A new development partnership is proposing a 47-story condo tower, science museum, and planetarium for a site just north of the Capital. The site, which is not limited by capital view corridor restrictions, is owned by the State and part of a program to develop under-developed state-owned lots. The project is a proposal and had not been reviewed or accepted by the State committees evaluating use of the land.
According to the developers, “A state-of-the-art science and technology museum, with the largest planetarium in Texas, will be the newest addition to Austin’s Museum District.
Planned to be built on State land across the street from the Bob Bullock Texas State History Museum and the Blanton Museum of Art, the proposed 157,000 square foot facility will include the largest planetarium in Texas, a full-spectrum interactive science museum, and a technology center showcasing Texas innovations and ingenuity. The development of a science complex at this location will solidify a Museum District for Austin, increasing visitation to the surrounding museums and adding a tourist destination just blocks from the State Capitol and the University of Texas at Austin Campus.
Rendering of the Proposed Planetarium Tower
Rendering of the Proposed Science Museum & Planetarium
In a joint effort, the Austin Planetarium, a nonprofit with the goal of building a world-class science and technology museum in Austin, and KUD International, a private sector development firm, have submitted an unsolicited proposal to the Texas Facilities Commission for a ground lease on the property located at North Congress Avenue and Martin Luther King Jr. Boulevard. This innovative public-private partnership will create a development that also includes a 47-story residential tower, restaurants, a gift store, retail space and over 1000 underground parking spaces, meeting the mixed-use and high-density vision of the State of Texas for that location. “This partnership is the opportunity we have been working very long and hard to achieve,” states Executive Director Torvald Hessel, “by attracting a major international development firm, we have shown that, as a grassroots organization, we can do this.”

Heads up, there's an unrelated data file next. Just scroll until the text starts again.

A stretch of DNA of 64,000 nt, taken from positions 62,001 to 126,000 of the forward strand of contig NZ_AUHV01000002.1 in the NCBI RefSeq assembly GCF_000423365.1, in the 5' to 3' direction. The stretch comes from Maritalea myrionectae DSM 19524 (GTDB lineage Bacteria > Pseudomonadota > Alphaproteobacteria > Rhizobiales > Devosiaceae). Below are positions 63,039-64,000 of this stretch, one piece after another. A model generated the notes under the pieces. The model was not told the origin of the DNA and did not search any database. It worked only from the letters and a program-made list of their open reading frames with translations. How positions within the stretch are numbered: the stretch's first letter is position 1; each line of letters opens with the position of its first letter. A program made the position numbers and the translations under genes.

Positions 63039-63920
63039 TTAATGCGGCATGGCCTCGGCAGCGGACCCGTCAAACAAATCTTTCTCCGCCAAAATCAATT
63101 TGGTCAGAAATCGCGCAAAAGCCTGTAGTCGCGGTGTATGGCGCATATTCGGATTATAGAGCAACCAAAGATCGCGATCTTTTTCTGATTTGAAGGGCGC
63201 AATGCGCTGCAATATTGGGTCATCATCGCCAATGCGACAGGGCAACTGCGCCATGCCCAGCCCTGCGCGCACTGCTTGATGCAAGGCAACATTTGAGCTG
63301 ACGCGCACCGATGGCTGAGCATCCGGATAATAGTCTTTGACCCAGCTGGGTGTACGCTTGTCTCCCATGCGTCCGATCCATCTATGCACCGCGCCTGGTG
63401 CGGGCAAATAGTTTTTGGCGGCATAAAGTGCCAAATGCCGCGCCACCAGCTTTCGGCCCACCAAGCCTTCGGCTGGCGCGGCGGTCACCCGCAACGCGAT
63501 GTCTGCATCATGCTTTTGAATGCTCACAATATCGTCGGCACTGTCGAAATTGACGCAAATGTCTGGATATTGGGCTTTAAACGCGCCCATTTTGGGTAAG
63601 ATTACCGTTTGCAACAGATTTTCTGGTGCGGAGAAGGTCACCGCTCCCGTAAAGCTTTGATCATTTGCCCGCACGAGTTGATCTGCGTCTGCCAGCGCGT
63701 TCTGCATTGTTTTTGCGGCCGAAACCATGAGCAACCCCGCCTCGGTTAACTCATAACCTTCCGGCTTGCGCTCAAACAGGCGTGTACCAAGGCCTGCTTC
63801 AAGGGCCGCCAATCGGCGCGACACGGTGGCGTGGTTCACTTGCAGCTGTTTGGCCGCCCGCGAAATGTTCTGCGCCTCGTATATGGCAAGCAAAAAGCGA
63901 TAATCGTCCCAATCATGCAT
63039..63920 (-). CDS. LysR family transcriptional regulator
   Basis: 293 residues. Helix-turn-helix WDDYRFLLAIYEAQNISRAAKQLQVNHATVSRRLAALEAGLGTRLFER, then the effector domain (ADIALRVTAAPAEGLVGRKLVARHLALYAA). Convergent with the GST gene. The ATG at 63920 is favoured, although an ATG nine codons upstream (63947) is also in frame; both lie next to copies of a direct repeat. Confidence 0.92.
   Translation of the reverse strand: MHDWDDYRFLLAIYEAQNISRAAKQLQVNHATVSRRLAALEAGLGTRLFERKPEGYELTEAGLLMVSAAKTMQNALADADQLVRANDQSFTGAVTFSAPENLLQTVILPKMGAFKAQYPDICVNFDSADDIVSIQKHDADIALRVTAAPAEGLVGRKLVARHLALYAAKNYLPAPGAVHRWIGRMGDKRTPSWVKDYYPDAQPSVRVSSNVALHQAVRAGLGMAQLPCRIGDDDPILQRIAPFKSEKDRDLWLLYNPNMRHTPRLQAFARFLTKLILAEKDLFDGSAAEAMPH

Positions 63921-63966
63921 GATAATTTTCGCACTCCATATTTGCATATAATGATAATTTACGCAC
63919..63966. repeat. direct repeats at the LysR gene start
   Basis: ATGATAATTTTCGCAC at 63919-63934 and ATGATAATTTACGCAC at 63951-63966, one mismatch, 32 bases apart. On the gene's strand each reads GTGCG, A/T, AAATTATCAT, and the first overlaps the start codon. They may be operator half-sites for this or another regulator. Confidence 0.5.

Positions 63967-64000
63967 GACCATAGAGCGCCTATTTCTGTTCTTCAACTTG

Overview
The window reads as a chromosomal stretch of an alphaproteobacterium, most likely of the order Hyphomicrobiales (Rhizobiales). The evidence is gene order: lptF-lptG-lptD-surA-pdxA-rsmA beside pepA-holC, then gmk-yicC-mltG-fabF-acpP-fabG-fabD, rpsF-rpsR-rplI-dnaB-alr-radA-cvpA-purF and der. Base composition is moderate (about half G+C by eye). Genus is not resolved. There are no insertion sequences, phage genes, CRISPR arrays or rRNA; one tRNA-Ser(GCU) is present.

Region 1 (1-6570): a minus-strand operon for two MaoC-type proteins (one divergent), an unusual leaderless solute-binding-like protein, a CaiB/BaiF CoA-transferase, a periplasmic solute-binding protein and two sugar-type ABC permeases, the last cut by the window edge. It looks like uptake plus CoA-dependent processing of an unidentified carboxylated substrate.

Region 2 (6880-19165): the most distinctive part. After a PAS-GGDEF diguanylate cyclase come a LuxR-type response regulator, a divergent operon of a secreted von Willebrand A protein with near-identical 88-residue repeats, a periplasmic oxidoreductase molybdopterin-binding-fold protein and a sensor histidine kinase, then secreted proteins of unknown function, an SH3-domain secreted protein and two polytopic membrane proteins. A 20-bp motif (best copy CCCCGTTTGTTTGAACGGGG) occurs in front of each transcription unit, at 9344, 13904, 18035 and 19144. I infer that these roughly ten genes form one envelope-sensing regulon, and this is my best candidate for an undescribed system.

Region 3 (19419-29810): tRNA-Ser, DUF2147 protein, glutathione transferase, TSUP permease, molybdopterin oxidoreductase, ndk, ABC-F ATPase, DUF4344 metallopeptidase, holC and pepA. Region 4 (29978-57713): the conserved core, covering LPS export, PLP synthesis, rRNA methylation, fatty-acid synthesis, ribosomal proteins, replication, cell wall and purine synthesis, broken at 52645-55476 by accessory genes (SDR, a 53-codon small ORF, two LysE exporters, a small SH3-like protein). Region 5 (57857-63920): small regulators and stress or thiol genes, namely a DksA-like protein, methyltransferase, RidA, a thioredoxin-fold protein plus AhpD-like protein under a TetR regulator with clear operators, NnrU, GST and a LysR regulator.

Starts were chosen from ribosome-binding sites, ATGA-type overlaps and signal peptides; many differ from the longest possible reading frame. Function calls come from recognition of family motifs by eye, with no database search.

The total cost of the development is estimated at $240 million, which includes $95 million for the science and technology museum. So far, funding for a third of the museum’s cost has been identified, thus offering confidence to bring in additional donors and investors. The development will attract over 600,000 annual visitors and will create more than 650 full and part-time jobs to the area, over $10 million in tax revenue over 10 years, ground rents for the State, and $60 million in annual economic impact. Furthermore, through its presence in the Capital City, it will serve as point of pride for the City and the State alike.
The Planetarium will continue its fundraising activities while the State considers the proposal for the site. If the proposal is accepted by the State, it is expected that the process will take approximately a year and that construction will begin shortly after an agreement is finalized.